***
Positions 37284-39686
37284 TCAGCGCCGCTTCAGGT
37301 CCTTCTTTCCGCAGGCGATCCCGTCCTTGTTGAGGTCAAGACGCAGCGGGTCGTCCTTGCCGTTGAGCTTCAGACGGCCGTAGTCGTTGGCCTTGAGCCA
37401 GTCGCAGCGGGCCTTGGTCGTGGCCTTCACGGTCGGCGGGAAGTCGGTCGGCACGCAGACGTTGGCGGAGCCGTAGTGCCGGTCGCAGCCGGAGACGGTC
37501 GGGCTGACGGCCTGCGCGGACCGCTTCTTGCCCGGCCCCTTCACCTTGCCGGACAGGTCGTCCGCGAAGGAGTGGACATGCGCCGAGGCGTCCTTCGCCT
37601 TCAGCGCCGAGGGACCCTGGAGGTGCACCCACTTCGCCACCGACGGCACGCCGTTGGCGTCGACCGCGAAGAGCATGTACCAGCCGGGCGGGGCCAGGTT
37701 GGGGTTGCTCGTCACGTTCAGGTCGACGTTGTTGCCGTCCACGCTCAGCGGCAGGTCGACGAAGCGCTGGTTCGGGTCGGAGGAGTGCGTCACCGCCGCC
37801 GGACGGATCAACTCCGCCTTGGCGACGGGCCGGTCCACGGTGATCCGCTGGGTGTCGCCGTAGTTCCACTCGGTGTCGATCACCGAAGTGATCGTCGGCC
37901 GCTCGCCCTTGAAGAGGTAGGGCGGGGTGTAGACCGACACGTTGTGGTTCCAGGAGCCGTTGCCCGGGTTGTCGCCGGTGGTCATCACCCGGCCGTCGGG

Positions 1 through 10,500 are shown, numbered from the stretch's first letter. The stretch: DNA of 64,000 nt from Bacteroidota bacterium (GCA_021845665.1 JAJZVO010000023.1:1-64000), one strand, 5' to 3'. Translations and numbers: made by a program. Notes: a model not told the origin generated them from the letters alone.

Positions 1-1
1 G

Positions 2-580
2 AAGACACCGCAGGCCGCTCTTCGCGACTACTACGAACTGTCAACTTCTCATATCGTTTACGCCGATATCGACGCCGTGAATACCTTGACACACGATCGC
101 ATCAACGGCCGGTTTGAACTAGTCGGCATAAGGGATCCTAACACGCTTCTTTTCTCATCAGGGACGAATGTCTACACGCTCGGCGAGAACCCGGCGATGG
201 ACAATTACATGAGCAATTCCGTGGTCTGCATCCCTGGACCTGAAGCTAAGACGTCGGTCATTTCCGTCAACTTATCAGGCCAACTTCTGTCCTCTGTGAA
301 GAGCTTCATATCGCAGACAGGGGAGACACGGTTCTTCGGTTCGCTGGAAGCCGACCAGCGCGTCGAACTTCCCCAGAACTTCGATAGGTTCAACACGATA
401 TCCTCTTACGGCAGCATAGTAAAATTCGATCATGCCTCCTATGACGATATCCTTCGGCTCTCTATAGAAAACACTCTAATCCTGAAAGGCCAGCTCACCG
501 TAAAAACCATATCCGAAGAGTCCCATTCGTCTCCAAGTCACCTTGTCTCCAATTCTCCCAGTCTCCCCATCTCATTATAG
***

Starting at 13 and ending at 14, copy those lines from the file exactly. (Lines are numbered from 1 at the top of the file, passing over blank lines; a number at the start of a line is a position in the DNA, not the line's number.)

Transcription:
Positions 2-580
2 AAGACACCGCAGGCCGCTCTTCGCGACTACTACGAACTGTCAACTTCTCATATCGTTTACGCCGATATCGACGCCGTGAATACCTTGACACACGATCGC